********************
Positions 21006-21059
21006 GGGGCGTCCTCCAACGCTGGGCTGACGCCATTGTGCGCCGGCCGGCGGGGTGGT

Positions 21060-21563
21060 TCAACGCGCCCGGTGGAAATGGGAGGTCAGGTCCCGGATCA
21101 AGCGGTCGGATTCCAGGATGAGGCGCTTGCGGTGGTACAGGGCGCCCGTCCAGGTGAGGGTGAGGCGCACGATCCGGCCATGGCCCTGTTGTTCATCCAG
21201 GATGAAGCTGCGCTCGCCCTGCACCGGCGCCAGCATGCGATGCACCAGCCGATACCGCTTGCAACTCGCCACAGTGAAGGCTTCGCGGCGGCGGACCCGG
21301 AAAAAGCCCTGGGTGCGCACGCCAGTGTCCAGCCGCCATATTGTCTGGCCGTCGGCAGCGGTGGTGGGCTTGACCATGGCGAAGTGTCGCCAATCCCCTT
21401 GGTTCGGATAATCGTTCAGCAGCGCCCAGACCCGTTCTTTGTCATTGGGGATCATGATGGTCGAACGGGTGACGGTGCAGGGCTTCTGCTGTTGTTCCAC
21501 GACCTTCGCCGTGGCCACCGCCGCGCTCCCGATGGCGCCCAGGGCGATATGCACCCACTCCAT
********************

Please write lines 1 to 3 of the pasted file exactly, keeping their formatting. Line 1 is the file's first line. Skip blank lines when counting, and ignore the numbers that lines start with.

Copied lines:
Positions 21006-21059
21006 GGGGCGTCCTCCAACGCTGGGCTGACGCCATTGTGCGCCGGCCGGCGGGGTGGT

Positions 21060-21563